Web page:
NeNe Leakes Develops Blood Clots, How to Recognize the Symptoms

Life & Love | Gerren Keith Gaynor | 11/20/2013 | 01:30 PM EST

What can be learned from the reality star's scare

In a blog post on her official website, NeNe Leakes revealed that she was diagnosed with blood clots in the lungs. The reality star and actress says she experienced shortness of breath and decided to go to the hospital, where she learned of the shocking news.

“I’m told this happened to me because of the constant traveling around the country that I do for my job,” she wrote. “I’m thankful to be alive as the doctor advised me that most people don’t recognize the symptoms of blood clots and don’t go to the doctor and that’s when the big problems start happening.”

Leakes’ revelation is a wake up call, and is another reminder of the dangers of blood clots, and that anyone, even celebrities, can develop them. For your own benefit, and those you love, it’s important to educate yourself on the dangers of blood clots, how they are formed and what to do for prevention.

Blood clots can form in, or travel to, the arteries or veins in the brain, heart, kidneys, lungs, and limbs, and they can limit or block blood flow. Signs of blood clots in the heart or lungs include chest pain, shortness of breath, and upper body discomfort in the arms, back, neck or jaw.  A blood clot in the deep veins of the leg may include pain, redness, warmth, and swelling in the lower leg, and a blood clot in the brain may include headaches, speech changes, dizziness, and trouble speaking or understanding speech.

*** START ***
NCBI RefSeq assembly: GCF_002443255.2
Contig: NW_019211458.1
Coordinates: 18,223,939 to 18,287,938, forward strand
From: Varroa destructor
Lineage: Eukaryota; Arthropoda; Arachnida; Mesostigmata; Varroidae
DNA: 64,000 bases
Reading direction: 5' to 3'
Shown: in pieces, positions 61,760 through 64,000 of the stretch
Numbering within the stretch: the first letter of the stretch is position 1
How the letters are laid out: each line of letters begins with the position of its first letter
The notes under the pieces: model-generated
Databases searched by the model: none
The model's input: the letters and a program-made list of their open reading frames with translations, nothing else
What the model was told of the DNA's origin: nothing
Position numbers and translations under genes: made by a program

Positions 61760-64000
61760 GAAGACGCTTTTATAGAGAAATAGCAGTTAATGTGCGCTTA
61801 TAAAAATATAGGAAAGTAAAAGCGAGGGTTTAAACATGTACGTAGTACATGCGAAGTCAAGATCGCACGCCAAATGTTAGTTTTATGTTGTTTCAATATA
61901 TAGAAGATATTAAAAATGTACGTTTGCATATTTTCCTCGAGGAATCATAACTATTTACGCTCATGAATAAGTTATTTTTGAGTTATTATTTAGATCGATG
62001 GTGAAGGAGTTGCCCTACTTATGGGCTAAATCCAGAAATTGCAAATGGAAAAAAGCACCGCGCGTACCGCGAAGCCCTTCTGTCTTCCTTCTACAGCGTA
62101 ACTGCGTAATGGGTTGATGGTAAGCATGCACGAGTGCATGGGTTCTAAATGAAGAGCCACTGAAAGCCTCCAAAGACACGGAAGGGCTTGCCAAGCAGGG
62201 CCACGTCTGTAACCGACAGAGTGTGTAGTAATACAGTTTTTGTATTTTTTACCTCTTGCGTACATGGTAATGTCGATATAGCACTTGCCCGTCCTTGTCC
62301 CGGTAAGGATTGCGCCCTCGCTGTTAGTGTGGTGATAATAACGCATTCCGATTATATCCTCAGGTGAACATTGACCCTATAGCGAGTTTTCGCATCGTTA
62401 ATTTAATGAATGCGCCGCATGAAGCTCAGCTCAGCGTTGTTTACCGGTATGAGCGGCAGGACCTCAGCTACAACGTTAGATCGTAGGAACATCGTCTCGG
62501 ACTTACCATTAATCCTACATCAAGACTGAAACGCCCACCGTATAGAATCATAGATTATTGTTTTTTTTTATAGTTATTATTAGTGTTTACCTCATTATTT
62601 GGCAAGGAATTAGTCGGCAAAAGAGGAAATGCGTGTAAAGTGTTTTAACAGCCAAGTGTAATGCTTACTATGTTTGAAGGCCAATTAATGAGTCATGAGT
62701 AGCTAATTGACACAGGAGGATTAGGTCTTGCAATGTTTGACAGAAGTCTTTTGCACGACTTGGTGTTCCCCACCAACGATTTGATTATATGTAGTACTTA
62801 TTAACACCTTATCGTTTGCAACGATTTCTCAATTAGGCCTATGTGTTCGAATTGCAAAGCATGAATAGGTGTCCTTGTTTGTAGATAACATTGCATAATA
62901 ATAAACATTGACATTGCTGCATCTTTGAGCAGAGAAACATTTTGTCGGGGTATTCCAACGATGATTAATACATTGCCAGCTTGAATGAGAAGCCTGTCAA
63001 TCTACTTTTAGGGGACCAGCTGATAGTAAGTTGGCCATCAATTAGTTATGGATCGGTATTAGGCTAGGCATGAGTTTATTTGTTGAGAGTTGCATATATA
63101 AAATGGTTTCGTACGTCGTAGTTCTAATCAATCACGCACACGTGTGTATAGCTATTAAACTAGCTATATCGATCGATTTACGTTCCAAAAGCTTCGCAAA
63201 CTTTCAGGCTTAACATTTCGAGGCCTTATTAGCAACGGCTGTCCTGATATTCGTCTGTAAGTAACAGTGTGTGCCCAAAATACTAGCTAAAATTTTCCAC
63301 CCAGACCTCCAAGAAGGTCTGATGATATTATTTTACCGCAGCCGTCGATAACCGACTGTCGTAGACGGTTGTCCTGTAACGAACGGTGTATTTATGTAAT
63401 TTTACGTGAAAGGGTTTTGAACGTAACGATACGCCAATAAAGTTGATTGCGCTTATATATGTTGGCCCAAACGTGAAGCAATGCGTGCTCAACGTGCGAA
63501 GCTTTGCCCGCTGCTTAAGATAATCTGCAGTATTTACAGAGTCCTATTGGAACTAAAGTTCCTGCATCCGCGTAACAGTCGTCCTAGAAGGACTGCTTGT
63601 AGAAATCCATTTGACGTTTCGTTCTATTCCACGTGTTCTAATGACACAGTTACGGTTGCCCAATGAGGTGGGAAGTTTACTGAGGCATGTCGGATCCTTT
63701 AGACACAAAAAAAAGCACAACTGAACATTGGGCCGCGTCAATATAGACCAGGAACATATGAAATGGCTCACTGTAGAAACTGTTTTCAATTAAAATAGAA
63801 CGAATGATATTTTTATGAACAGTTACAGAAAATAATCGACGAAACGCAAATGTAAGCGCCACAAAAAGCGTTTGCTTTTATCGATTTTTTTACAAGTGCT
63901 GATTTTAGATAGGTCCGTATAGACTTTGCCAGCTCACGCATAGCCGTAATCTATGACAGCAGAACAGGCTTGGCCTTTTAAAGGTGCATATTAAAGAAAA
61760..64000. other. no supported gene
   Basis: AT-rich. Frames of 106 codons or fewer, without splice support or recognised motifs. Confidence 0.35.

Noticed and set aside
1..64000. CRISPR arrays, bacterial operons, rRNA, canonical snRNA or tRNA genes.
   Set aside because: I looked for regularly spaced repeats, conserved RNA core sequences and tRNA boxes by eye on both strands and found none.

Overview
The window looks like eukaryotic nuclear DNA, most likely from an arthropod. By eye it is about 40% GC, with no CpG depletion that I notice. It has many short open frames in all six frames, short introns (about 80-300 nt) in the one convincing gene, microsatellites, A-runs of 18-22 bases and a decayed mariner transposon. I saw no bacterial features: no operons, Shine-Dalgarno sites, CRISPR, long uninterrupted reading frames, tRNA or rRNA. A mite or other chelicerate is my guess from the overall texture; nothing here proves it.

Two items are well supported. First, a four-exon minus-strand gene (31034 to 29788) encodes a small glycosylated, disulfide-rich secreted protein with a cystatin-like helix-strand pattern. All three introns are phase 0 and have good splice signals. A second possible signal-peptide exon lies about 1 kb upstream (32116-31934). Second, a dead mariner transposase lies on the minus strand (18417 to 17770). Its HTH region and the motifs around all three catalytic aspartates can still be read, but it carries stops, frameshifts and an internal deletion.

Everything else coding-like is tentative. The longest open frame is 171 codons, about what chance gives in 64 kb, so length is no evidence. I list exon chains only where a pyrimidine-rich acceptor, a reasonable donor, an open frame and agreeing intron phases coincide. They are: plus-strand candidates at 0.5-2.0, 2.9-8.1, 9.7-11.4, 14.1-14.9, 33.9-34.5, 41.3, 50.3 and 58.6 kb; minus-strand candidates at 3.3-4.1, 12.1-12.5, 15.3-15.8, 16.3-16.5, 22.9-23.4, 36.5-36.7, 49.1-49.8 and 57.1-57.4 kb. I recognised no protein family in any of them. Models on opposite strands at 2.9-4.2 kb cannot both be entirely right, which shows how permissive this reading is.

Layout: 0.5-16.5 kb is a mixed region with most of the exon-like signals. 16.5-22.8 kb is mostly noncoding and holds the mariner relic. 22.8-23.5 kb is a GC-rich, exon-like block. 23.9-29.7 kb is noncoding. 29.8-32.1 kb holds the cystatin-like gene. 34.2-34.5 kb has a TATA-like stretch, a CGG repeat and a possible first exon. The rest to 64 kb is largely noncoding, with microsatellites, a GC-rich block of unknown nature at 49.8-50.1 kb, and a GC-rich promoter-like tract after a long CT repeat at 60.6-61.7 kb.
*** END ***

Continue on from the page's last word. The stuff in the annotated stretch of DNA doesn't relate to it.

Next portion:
If you experience any signs of blood clotting, do not take it lightly. It is important that you seek medical attention immediately. Not acting swiftly can literally make the difference between life and death. While you can’t prevent genetic causes of excessive blood clotting, there are steps that you can take to avoid or control risk factors. For your benefit, here are a few:

  • Treat conditions that can lead to excessive blood clotting, such as diabetes or heart and vascular diseases.

  • Make lifestyle changes, such as quitting smoking or losing weight, if needed.

  • Avoid medicines that contain the female hormone estrogen if you have risk factors for excessive blood clotting. Ask your doctor about other, safer options.

  • Stay active if you can. Move your legs, flex, and stretch during long trips. This helps keep blood flowing in your calves.

  • Talk with your doctor about ways to lower your homocysteine level if it's high. You may need more vitamin B6, vitamin B12, or folate.

(Photo: Ethan Miller/Getty Images)

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